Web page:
van der Schaar Lab

New tool tackles the “What if?” questions of COVID-19

The van der Schaar Lab has developed Policy Impact Predictor (PIP), an advanced machine learning tool that can answer the “What if?” questions surrounding COVID-19 policy-making.

As world leaders consider when and how to lift the lockdown measures in their respective countries, they have been presented with a number of policy levers. They will need to repeatedly decide how many of these levers to pull, when to pull them, and how far. These choices are exceptionally challenging in the absence of informed guidance regarding likely outcomes of any specific policy combination.

PIP offers a unique solution to this problem: it allows users to generate custom projections for policy combinations of their choosing. These projections are based on learnings from policy decisions made around the world, which are then applied on a local basis while factoring in the characteristics of each individual country. For example, PIP can estimate what would have happened if Italy’s government had waited a week before imposing lockdown measures, or predict what would happen if India were to loosen all existing spread prevention policies.

PIP’s greatest strength is that it can issue predictions based on counterfactual scenario analysis. This enables us to understand not only what the future could look like given a certain set of policies, but also what the present could have looked like if things had been done differently.

– Prof. Mihaela van der Schaar

PIP will soon be made available as an interactive tool, but in the meantime several initial predictions for the United Kingdom have been made available at this stage. These predictions show outcomes for three potential policy scenarios by the end of August, resulting in daily COVID-19 deaths remaining stable at 200, drifting upward to roughly 400, or rising markedly to 750.

To find out more about the van der Schaar Lab’s work related to the COVID-19 pandemic, visit our dedicated page here.

Ahmed Alaa

Ahmed Alaa

Ahmed M. Alaa is a Postdoctoral Scholar at the ECE Department, University of California, Los Angeles (UCLA), and an affiliated Postdoctoral Researcher at the Department of Applied Mathematics and Theoretical Physics, University of Cambridge.

His primary research focus has been on causal inference, automated machine learning, uncertainty quantification and time-series analysis.

He has published papers in several leading machine learning conferences including NeurIPS, ICML, ICLR and AISTATS.

Zhaozhi Qian

Zhaozhi Qian

After obtaining a MSc in Machine Learning at UCL, Zhaozhi Qian started his career as a data scientist in the largest mobile gaming company in Europe. Three years later, he found it might be more fulfilling to apply AI to cure cancer than to make the gamers hit the purchase button 1% more often.

He thus joined the group in 2019 as a PhD student focusing on robust and interpretable learning for longitudinal data. So far, his work has included inferring latent disease interaction networks from Electronic Health Records, uncovering the causal structure between events that unfold over time, and calibrating the predictive uncertainty under domain shift.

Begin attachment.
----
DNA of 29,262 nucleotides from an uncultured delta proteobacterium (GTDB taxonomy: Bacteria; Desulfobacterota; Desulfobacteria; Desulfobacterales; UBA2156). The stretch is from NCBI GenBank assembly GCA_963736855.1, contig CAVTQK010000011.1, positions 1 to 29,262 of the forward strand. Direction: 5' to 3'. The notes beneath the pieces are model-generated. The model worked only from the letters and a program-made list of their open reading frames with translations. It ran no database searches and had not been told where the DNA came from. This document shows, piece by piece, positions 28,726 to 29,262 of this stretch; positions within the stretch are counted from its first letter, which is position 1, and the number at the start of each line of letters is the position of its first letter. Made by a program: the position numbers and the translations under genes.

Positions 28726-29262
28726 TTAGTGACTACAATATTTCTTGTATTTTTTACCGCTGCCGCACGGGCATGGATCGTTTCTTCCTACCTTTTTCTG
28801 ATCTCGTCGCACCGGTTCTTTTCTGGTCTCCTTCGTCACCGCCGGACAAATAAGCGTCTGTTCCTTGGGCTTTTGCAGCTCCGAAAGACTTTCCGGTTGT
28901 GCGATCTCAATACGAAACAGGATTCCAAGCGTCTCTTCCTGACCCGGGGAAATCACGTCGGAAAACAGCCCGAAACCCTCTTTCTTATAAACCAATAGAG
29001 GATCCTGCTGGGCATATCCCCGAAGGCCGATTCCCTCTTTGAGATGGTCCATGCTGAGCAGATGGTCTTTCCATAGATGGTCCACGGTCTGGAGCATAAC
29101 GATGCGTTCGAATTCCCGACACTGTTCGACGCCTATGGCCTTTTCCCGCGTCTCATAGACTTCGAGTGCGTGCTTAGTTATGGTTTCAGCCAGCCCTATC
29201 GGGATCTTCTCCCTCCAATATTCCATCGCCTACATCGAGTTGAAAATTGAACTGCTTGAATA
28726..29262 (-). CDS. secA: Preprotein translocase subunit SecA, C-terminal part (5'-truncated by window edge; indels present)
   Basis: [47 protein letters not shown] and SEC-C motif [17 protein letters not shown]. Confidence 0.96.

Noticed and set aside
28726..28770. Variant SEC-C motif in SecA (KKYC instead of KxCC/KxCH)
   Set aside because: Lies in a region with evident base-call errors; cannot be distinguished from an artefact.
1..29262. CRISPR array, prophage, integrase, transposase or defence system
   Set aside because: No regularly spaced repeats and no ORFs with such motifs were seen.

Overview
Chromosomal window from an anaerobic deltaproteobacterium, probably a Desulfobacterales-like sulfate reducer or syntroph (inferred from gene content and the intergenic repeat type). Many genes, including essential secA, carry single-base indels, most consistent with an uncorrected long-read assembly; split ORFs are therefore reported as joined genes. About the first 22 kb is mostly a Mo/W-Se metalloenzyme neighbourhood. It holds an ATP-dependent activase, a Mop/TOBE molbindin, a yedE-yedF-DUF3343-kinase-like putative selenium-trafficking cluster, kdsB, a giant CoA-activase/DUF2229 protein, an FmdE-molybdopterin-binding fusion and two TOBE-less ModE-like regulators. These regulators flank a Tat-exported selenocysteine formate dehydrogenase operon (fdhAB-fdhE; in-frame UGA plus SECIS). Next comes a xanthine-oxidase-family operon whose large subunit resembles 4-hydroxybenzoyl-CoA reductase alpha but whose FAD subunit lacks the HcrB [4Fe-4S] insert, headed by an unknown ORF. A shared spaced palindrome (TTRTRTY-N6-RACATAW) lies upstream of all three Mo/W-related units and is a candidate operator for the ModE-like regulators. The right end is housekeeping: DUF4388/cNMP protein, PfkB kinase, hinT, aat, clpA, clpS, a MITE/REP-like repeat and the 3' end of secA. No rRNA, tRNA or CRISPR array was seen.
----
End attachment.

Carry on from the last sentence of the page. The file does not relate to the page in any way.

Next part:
Zhaozhi also worked as a contractor in the NHS during the COVID-19 pandemic contributing his analytical skills to the national response to the pandemic.

Mihaela van der Schaar

Mihaela van der Schaar

Mihaela van der Schaar is the John Humphrey Plummer Professor of Machine Learning, Artificial Intelligence and Medicine at the University of Cambridge, a Fellow at The Alan Turing Institute in London, and a Chancellor’s Professor at UCLA.

Mihaela has received numerous awards, including the Oon Prize on Preventative Medicine from the University of Cambridge (2018), a National Science Foundation CAREER Award (2004), 3 IBM Faculty Awards, the IBM Exploratory Stream Analytics Innovation Award, the Philips Make a Difference Award and several best paper awards, including the IEEE Darlington Award.

In 2019, she was identified by National Endowment for Science, Technology and the Arts as the most-cited female AI researcher in the UK. She was also elected as a 2019 “Star in Computer Networking and Communications” by N²Women. Her research expertise span signal and image processing, communication networks, network science, multimedia, game theory, distributed systems, machine learning and AI.

Mihaela’s research focus is on machine learning, AI and operations research for healthcare and medicine.

Nick Maxfield

Nick Maxfield

Nick oversees the van der Schaar Lab’s communications, including media relations, content creation, and maintenance of the lab’s online presence.

Nick studied Japanese (BA Hons.) at the University of Oxford, graduating in 2012. Nick previously worked in HQ communications roles at Toyota (2013-2016) and Nissan (2016-2020).

Given his humanities/languages background and experience in communications, Nick is well-positioned to highlight and explain the real-world impact of research that can often be quite esoteric. Thankfully, he is comfortable asking almost endless questions in order to understand a topic.